Newton, Metro

Newton Police Official and Non-Profit Leaders Discuss Local Impact of Domestic Violence

Intimate partner violence persists in Newton, where the median household income is almost $100,000 greater than the national median, despite a high standard of living, according to Lieutenant Bruce Apotheker, the Newton Police Department’s public information officer.

“The numbers here are significant—domestic violence knows no socioeconomic differentiation,” Apotheker said. “It knows no boundaries. No matter what country, state, region, city, or town, domestic violence always finds a way to rear its ugly head.”

In Newton and across the country, October is Domestic Violence Awareness Month, aiming to raise awareness about intimate partner violence. About one in three women and one in four men report having experienced domestic violence in their lifetimes, according to the Centers for Disease Control and Prevention.

“Domestic Violence Awareness Month is a time to shine a light on the issue, especially for people who think it doesn’t happen near them,” said Susan Ross, executive director of The Second Step, a non-profit that supports victims of domestic violence.

The Second Step, founded in Newton in 1992, currently serves over 800 victims of domestic violence, according to its Facebook page. Domestic violence reaches everyone, Ross said.

In Massachusetts alone, about a third of women and more than 30 percent of men have experienced intimate partner physical or sexual violence and/or intimate partner stalking and harassment within their lifetime, according to the National Coalition Against Domestic Violence.

“It is true that everyone does know someone who has been affected by domestic violence, if not themselves,” Ross said.

The Second Step tries to connect those who reach out to it with permanent housing and other resources, according to Ross.

“Ultimately, the goal is financial independence and permanent housing,” she said. “We also have free legal services, which provide representation to survivors of domestic violence with family law, restraining orders, and immigration cases.”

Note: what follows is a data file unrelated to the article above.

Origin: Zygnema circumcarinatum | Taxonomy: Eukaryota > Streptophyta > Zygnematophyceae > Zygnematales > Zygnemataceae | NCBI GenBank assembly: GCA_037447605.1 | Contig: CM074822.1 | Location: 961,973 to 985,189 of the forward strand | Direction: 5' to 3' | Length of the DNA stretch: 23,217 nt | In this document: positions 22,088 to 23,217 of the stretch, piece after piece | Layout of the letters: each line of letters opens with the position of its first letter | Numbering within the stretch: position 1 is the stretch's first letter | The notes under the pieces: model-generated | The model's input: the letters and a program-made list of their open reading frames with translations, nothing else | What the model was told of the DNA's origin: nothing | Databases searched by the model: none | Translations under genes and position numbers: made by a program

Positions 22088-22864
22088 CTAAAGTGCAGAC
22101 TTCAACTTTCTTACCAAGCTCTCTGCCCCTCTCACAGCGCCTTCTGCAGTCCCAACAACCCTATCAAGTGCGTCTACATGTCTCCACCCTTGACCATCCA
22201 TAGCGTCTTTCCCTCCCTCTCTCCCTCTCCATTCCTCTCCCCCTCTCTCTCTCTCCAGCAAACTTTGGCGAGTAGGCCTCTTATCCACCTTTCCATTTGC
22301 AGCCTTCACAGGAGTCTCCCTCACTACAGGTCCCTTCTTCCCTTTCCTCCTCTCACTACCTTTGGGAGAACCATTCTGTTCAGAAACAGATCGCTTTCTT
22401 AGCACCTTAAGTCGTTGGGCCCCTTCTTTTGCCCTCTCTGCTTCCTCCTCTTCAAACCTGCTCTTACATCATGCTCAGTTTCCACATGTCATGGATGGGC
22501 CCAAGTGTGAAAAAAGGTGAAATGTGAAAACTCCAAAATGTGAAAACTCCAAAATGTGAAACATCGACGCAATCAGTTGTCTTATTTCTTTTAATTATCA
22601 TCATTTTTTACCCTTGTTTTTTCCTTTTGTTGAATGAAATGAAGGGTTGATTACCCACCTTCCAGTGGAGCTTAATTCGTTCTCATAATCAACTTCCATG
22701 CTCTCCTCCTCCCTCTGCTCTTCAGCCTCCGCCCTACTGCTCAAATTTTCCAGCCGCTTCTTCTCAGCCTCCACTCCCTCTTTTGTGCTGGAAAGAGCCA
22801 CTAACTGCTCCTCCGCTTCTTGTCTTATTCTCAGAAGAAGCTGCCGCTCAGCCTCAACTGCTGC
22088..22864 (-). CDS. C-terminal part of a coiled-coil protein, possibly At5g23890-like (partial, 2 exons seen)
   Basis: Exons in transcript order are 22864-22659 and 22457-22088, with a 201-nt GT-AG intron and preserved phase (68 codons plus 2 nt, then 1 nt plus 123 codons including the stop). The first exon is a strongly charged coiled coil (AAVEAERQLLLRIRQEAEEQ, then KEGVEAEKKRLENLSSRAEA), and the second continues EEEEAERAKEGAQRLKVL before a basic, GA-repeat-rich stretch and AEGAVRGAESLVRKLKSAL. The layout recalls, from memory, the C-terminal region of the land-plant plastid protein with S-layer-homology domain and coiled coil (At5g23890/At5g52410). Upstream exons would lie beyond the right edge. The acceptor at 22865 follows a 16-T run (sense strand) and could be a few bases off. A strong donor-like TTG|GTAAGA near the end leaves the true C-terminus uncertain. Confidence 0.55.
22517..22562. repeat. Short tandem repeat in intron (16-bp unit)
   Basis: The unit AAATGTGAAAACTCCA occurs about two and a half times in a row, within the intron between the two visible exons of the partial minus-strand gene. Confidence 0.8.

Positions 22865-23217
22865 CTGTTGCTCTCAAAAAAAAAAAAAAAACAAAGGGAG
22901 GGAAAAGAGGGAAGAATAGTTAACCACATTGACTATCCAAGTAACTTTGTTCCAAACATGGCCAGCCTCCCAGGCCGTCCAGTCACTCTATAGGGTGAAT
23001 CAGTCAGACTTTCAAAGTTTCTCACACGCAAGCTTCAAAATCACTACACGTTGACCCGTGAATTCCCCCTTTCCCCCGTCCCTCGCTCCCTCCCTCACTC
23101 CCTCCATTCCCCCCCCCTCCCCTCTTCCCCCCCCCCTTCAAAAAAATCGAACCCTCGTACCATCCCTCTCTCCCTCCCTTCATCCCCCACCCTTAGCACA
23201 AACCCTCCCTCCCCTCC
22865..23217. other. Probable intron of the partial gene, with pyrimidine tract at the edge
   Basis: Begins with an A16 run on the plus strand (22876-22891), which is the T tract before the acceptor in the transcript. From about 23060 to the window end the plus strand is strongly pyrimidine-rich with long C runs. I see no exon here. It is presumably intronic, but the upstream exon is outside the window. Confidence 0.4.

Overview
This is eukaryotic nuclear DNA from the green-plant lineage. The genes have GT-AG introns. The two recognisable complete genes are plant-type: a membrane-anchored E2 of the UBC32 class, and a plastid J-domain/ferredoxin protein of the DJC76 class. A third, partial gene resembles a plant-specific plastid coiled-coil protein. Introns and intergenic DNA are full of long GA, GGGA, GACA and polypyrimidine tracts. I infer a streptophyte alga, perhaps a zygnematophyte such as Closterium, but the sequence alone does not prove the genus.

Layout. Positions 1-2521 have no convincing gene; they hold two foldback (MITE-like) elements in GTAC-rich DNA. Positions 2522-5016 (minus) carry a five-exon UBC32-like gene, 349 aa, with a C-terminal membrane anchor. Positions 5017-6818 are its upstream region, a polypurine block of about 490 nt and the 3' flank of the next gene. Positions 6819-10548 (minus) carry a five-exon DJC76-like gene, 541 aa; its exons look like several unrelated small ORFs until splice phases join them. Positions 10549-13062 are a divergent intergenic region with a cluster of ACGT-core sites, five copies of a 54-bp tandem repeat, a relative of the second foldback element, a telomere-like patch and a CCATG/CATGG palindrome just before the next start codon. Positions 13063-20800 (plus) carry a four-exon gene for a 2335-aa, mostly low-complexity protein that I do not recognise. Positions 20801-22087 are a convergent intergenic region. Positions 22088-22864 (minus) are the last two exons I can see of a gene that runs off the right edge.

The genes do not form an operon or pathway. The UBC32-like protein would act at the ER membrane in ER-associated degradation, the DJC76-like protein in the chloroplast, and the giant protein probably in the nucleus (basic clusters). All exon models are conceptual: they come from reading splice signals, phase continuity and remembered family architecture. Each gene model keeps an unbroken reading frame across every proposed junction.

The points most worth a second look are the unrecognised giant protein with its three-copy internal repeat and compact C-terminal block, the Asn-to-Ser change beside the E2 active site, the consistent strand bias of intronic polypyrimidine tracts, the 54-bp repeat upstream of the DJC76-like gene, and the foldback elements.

According to Ross, The Second Step has received more calls for help in recent months.

“I had originally attributed that to the fact that summer was coming to an end and kids were back at school, meaning people were finding more time to reach out for help,” she said. “But I wonder if it’s also because people are seeing more stories in the news, posters on the streets, and awareness spread on social media. It makes me think there is some causality there.”

Moving closer to the winter months, the organization anticipates receiving even more calls, according to Gabriela Wells, a domestic violence community advocate with The Second Step.

“We will see survivors who are homeless looking for shelter in the cold months, people anxious about being trapped at home with an abuser, and kids in these homes as well,” Wells said. “The holidays are a tough time for survivors, so we can expect an uptick in calls soon.”

Apotheker said The Second Step and organizations like it are vitally important in Newton and beyond.

“The Second Step is an organization that helps women to become survivors, not just victims,” he said.

Newton-Wellesley Hospital hosted a webinar, “Recognizing Unhealthy Relationships and Finding Support,” on Tuesday, including speakers from the domestic violence awareness organizations The Second Step, Journey to Safety, BARCC, REACH Beyond Domestic Violence and One Love Foundation.

REACH Beyond Domestic Violence offers services similar to those from The Second Step, focusing on safety and shelter, community-based advocacy, education and prevention, and community engagement, according to its website.

Some of the more subtle signs of abuse are slow-forming and exist in patterns, according to Lauren Nackel, learning and development manager at REACH.

Nackel highlighted the importance of continuing awareness of domestic violence beyond October.

“We should also be finding ways to keep the conversation going, because domestic violence doesn’t just happen in October,” Nackel said. “We need to keep these conversations going year round.”

Wells noted that open dialogue is a key aspect of domestic violence awareness efforts.

“Opening the conversation between bystanders and survivors helps us understand what abuse actually looks like,” Wells said. “Our goal is to educate folks at the end of the day.”

October 26, 2022